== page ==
And I was reliably unsuccessful at making any sort of slow, gradual transition from the cleanse back to normal day-to-day eating, which is actually rather important.

In fact, my capacity to transition gracefully out of a cleanse has since become my primary metric for assessing whether or not I'm pushing too hard.

At any rate, I still wholeheartedly believed in the benefits of cleansing, so I always found myself wanting to return to it eventually, even if, on some level, I dreaded the intensity and deprivation of it all.

Looking back, and mostly because I don't feel that way any more, I can see how clearly this signaled a rather unhealthy relationship with cleansing.


Banyan friend Anjali relaxing by poolside.

Discovering a More Relaxed Approach

It was Dr. John Douillard who inspired me to change my ways. In his book, Colorado Cleanse, he writes, “I am challenging you to let go. Let go of the need to do it perfectly, of the desire to do the most austere meal option right away…Here is your mantra: Relax. Do the best you can. The rest will come.”1 

This was completely counterintuitive to me. Weren't all the benefits in the austerity itself? How could I relax during a cleanse? I had always suffered through them in pursuit of better health in the long run.

And truthfully, it took me several tries before I even began to understand what Dr. Douillard was talking about, because it was just that hard for me to let go of the idea that I had to do it all perfectly. I thought, “Yeah, yeah. That's great advice for the masses, but I'm an Ayurvedic practitioner, and I've done this a bunch of times before. Surely, I need to go for the deepest experience possible.”

But my context had changed. I didn't have the bandwidth, the time, or the proper support, for the deepest experience possible. Even now, I'm a working mom with a strong sense of purpose, and I'm already tasked with trying to create a balanced life for myself and my family.

And if I'm honest with myself, it's rather unlikely that I will have that kind of space any time soon. A residential cleanse is the only possible way I could consider succeeding with the kind of depth and intensity that I experienced with my first panchakarma. And that's a great option. For me, a home cleanse feels much more accessible, but I had to redefine the parameters of what healthy cleansing looks like.

To be honest, I have my husband to thank for my eventual change of heart. Last spring, he wanted to do a cleanse, but I knew he wasn't up for something super strict. Like my brother, he had had too many experiences suffering through cleanses I was guiding, and he was clear that he would not cleanse, unless it was absolutely doable.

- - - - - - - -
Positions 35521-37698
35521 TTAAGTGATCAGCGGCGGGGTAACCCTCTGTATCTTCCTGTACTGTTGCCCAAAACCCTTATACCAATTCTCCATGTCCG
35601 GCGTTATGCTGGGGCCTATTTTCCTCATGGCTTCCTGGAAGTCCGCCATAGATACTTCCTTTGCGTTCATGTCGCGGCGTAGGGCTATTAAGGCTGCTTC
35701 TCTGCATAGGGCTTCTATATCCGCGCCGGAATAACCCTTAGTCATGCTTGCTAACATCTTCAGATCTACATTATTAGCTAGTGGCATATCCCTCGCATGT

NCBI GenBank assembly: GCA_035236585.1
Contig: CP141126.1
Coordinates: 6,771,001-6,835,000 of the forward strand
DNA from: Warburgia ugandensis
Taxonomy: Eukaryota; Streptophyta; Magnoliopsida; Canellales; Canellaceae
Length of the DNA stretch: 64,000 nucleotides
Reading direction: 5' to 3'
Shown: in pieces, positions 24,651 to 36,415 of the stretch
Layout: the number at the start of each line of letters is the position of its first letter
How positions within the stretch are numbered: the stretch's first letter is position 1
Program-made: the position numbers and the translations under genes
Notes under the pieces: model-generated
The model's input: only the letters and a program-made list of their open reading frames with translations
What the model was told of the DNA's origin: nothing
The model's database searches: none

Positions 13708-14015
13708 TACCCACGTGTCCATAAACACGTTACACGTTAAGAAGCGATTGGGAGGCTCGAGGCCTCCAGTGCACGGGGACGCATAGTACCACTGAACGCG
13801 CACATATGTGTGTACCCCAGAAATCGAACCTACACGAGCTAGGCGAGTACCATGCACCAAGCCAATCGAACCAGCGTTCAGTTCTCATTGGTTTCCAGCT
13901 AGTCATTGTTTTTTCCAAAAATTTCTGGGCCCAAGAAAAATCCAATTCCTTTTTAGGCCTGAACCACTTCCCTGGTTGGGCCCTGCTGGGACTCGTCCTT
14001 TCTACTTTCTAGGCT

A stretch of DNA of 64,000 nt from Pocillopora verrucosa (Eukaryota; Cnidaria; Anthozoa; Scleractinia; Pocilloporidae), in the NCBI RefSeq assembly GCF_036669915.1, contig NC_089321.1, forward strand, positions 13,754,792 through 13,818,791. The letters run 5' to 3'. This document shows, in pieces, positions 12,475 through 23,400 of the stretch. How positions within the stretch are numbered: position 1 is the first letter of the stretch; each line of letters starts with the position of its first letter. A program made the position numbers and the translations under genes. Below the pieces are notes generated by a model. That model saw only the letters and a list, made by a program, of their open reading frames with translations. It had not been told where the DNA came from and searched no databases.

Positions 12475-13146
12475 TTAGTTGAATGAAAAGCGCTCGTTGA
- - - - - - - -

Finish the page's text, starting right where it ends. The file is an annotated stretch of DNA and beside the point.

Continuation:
So reluctantly—and, at first mostly for his sake—I relinquished my attachment to doing the most austere cleanse possible.

We did it differently. We made it easier on ourselves. We followed guidelines that included a much more diverse array of cleansing foods with the option to embrace a monodiet of kitchari, only if that felt super easy.

Well, it never did. And I never forced that expectation on either of us. This was a complete revelation for me, and something amazing happened. I discovered that this wasn't just for my husband but that this was the best possible approach for me to be taking as well.

My relationship with food is complicated (for more about that aspect of my story, you might enjoy reading Why We Use Food as an Energetic Buffer). But here I was. For the first time—maybe ever—I had made it through an entire cleanse without feeling seriously deprived.

I had experienced no desire to “cheat.” I hadn't once craved the things I had eliminated from my diet. And throughout the experience, I was gentle with myself, even if I didn't do everything perfectly. When the active cleansing was complete, I was able to gently (and slowly) transition back to my normal diet.

Even more exciting, it was obvious to me throughout the process that my body was reaping deep benefits. In fact, I would argue that the benefits were likely deeper than all the times I had tried to force something upon myself that I hadn't really made space for. When all was said and done, doing this type of a cleanse once or twice a year felt absolutely inviting.

To my utter delight, my husband had a similar experience. He wasn't ready to commit to cleansing twice a year just yet, but it was the first time he'd completed a cleanse without feeling like he'd just run a marathon, struggling through the entire thing.

As I reflected on the experience, I realized that despite my attraction to cleansing, it had also always felt like a big fat should—something that I should do for my health but that wasn't particularly easy or enjoyable. This felt different. It felt like I was cooperating with my body rather than forcing myself into something that wasn't compatible with my day-to-day life.

Less Is Often More

If you are considering a cleanse this spring—or at any time—please consider thinking about it differently than you may have in the past. Our culture tends to believe that harder work always yields greater results. It's that whole “no pain, no gain” mentality—that bigger and deeper is always better. In my experience, it's not.

When it comes to cleansing, the most important thing is to match the length and intensity level of your cleanse to what your life can realistically make space for.

If you plan to continue with “business as usual,” to cleanse while you work, or parent, or do whatever you do most of the time (without making radical changes to your routines), chances are that doing something shorter and less limiting will serve you best.

Listen to your body and respect your own boundaries as far as what feels manageable, even delightful.

Spring is nature's natural cleansing season, so if a cleanse is calling to you, take a moment to check in with your mind, your body, your heart, your spirit. How can you cleanse in a way that is both self-honoring and revitalizing, relaxed and beneficial?

Our cleansing department has a number of different cleansing options outlined, but if you're new to cleansing or want to rethink your approach with all of this in mind, An Introduction to Ayurvedic Cleansing is a good place to start.

Happy, healthy, relaxed cleansing to each of you! I know I'll be doing one of my own within the next month or so. And I intend to make it as easy on myself as possible.

About the Author

Melody Mischke, AP

Melody Mischke is a certified Transformational Coach, Ayurvedic Practitioner, Yoga Teacher, Writer, and Intuitive. She began studying meditation in India at 18, and has...

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1 Douillard, John. The Colorado Cleanse: 2 Week Detox and Digestion Boot Camp. Boulder, CO: John Douillard's LifeSpa, 2011.